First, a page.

If you’re a fan of scary movies, you might notice that intense scenes may make you a little fidgety. As a scare pops up suddenly, you may unconsciously clench your fists or grip the arms of the couch, your heart rate quickens, goosebumps start to prickle your skin and sweat beads out of your pores. All of these reactions are associated with a fight-or-flight response.
Fight-or-flight response is how our body’s nervous system involuntarily reacts to a perceived stressful or frightening event. When we’re scared, our breathing, blood pressure, heart rate, digestion and sweating may change to protect us from danger. This natural reaction is extremely helpful, but too much activation of our fight-or-flight response may lead to physical and psychological issues such as anxiety disorders.
Although it seems counterintuitive, a few studies have suggested we might benefit from watching horror movies because it actually relieves stress and anxiety. Watching horror films can create a controlled environment where you can activate your fight-or-flight response without real-world consequences (which is better than panicking over a school or work assignment the day before it’s due). This concept of relieving day-to-day stress and anxiety in a controlled environment is called a “contained trigger.”
A recent study revealed that people who frequently watch horror movies were more resilient and psychologically prepared during the COVID-19 pandemic. Researchers looked at brain imaging data to identify whether regional brain responses aligned in different people watching the same specific movie moments. They found similarities in brain activity only when the audience was captivated by a suspenseful movie, such as one by famous film director Alfred Hitchcock. The researchers saw that sustained fear from watching horror films creates and strengthens neural networks, which in turn amplifies sensory responses and increases activity in some parts of the brain. In addition, as fear increases, brain connectivity strengthens in areas where visual and emotional processing happens. In other words, as your brain gets used to anticipating fear, you will eventually be more ready to expect a surprise attack on-screen and will resolve any ambiguity or anxiety surrounding the expected danger.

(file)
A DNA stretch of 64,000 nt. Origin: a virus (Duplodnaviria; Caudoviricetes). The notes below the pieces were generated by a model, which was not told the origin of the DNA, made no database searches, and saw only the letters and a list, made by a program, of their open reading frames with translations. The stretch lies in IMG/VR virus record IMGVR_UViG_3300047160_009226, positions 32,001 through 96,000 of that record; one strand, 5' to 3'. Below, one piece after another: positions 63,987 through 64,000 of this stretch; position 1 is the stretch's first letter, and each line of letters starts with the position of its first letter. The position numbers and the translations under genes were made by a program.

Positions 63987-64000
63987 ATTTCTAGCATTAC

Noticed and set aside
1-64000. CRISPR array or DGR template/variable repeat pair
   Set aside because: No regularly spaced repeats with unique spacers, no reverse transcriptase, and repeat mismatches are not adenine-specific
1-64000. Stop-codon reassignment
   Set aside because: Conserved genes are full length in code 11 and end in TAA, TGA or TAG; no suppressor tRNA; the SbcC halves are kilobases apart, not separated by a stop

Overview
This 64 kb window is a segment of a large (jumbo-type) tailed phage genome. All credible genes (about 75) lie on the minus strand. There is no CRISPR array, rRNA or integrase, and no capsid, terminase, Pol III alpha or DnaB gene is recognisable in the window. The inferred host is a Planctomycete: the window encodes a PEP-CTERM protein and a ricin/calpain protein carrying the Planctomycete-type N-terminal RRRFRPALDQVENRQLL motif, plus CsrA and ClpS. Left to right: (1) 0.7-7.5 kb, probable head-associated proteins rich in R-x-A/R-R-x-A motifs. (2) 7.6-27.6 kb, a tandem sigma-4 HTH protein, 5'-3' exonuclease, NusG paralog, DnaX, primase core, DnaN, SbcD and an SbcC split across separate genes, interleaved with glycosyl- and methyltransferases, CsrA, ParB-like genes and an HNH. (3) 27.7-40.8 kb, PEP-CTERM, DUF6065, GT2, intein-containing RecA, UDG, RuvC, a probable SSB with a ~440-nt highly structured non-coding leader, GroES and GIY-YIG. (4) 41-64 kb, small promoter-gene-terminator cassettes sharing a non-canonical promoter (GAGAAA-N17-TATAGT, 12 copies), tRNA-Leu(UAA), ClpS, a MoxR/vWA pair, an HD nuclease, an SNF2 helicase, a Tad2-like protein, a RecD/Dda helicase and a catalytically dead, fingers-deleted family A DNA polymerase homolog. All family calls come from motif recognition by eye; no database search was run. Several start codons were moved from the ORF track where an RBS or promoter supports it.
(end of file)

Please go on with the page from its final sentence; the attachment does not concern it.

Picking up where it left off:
Burning calories may be another benefit of watching horror movies—which is a nice perk when you think about all the treats people tend to eat on Halloween night!
Need a stress-relieving activity this Halloween? Grab a comfy seat, some snacks and check out top calorie-burning scary movies to activate your fight-or-flight response. Happy Halloween!
Kyla Leones is an undergraduate student at the University of Illinois at Springfield. She is majoring in medical laboratory science with a pre-med concentration and is minoring in chemistry.
Natalya Zinkevich, PhD, is an assistant professor at the University of Illinois at Springfield. She teaches courses related to human anatomy and physiology, health and disease, and vertebrate zoology. Her research primarily focuses on the cardiovascular system.